Re: SOC: The Challenge of "The Second World"

From: Carlos Gonzalia (
Date: Thu Mar 08 2001 - 09:38:34 MST

>Date: Thu, 8 Mar 2001 09:21:03 EST
>Subject: SOC: The Challenge of "The Second World" (Was: Argentina economy)
>Working to understand and change the things that have caused this kind of
>static condition is just as or perhaps more important than working to
>introduce new technologies into such societies and improving the basic
>conditions of material life. What is it that societies as disparate as
>we find in Colombia, Nigeria and Burma have in common that has held them
>from the benefits of real modernism? Why have attempts to aid development
>these countries proved so ineffective for so long? Looking at places where
>modernism has had a false start seems to me to be as important as studying
>those where it has been most successful.

I cannot but agree fully with this attitude. In fact, the main reason I
the list (lurking mostly, but having quite often a very interesting reading)
seeing if people here had any fresh ideas and approaches to this chronical
stagnation. As my previous lengthy message probably made it clear, in
like mine we have come to the point in which keeping the basic things going
is already a huge victory, and a fight that consumes all of your time and
energy. The prospects of social collapse are just there over the horizon,
and it
takes all your efforts just to keep disaster at bay.

As for the causes of this stagnation in countries like mine, I'd like to
this list of (again, deriving from my personal and subjective experience)
most apperent causes:
- generalized corruption: I'm talking about the billions-of-dollars size
  corruption here. Government officials receiving bribes, government
  awarded to mediocre and unscrupled businessmen, budget funding being
  towards "thank you" projects and black hole funds. Money laundry, drugs
  weapon trafficking, and favoritism/selling of services have been the daily
  way of our governments since I was born. Mafias are/were being run from
  provincial government and federal department positions as a matter of fact
- incompetence: people in positions of decision/power simply lack the
  ability and background to understand the problems we have. This is due to
  plain ignorance, ideological blindness, or gross mismanagement ideas
  rooted in a tradition of bureocracy.
- endemic violence: corruption and incompetence both foster violent answers
  situations of conflict in an already much stressed social environment.
  goes both for the lower-classes individual (many times forced to literally
  steal for a living and food) to the mafias that prosper in association
  the corrupt governments, to the ideologicized security/army forces (still
  deeply stuck into the fascist killer-squad and anti-communist
  camp mentalities). People trying to change things in a too loudy voice,
  or denouncing the miserable spoiling of the governing mafias have quite
  often found a grim end in a highway ditch, shot on the head by a police
  officer on the pay roll of some politician or businessman.
- inefficient and malicious foreign influence: IMF policies have stagnated
  our economical development for decades now, simply because their dogmatic
  views on "efficient" administration are inadequate and purely short-term.
  National debt interests are so high and demanding on the already weak
  economy, governments can rarely do much but paying interests and doing
  basic upkeep and wages. Given the corruption and the mafias, we tend to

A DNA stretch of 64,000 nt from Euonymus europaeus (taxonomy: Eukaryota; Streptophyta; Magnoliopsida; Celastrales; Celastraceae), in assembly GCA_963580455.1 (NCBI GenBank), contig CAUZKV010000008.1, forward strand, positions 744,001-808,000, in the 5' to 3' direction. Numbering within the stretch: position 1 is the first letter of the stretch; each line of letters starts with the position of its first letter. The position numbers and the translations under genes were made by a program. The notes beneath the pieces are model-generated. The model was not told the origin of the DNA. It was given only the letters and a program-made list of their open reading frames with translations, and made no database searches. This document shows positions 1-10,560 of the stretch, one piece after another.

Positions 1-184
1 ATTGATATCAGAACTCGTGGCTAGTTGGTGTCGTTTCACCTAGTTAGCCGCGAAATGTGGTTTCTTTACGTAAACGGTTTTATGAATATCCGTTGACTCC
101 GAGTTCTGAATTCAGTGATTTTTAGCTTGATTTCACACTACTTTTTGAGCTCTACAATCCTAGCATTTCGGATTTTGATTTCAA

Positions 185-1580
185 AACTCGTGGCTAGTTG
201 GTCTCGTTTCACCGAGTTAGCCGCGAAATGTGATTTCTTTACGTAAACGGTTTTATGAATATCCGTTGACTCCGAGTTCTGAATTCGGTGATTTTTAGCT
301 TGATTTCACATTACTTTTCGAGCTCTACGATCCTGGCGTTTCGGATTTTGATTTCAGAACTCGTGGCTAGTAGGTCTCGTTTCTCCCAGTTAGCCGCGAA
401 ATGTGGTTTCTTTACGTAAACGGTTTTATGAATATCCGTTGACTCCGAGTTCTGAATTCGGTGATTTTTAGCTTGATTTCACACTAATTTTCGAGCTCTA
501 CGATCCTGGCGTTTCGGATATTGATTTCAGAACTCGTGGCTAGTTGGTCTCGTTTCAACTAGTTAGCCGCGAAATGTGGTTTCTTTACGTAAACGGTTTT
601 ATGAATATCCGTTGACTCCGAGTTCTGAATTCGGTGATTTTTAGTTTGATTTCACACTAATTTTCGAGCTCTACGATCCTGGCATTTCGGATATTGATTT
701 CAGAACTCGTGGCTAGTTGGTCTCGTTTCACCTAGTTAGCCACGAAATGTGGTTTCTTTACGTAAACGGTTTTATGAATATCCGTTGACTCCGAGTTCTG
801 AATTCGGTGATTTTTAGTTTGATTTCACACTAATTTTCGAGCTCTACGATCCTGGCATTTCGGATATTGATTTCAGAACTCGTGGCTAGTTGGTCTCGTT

attract dirty capitals, foreing monopolists, and simply criminal
  all eager to keep the status quo and abort any changing efforts.
- cultural/educational failure: my previous mail went pretty much over this
  subject. I will only add that governments and businessmen give a flying
  cow about the population's culture and formation. Public libraries, local
  folk culture, writers, musicians and philosophers are mainly ignored. When
  actually supported, it is just for a quick buck and soon forgotten again.
  Since most people lack the money to indulge in any kind of cultural
  pursuit, ignorance and the most base entertainments are the only kind
  of "cultural life" around for the big part of the population.
- ideological prejudice: there is a sad tendency to see all in terms of old
  and very restrictive ideological categories. The traditional '60s "Third
  World revolutionary discourse" is much present in labor unions, artists,
  philosophers and segments of the middle social classes that resent all the
  recent "liberalization" of the economy. On the other hand, the upper
  seem stuck into right-wing, catholic, conservative, europhile/USAphile
  attitudes, with a deep despisement of anything national, the conviction
  that our common people are inherently flawed and irrecoverable, and a
  faith in "liberalism", the markets, and the agro-exporting role for the
- lack of infrastructure: communications, transport and distribution systems
  are old, ridiculously insufficient, and collapsing. The government can't
  support them, the businessmen aren't interested in financing them unless
  they get a monopoly on fares and tolls, and for the most part both workers
  and small businessmen are just trying to survive on the agro-exporting
  sector to try to do something about it by themselves. Technology is in the
  hands of monopolistic businessmen, and its cost is usually too high for
  the average person.

If someone can see deeper and hidden (to my perhaps lacking vision) patterns
and causes behind all this mess, I'd be much eager to read about it. Control
of information and its spreading to the population is something the ruling
elites in my country are very careful to keep to themselves, so we many
lack the most basic facts and perspectives about said general patterns.
only helps perpetuate the stagnation, of course...

Carlos Gonzalia

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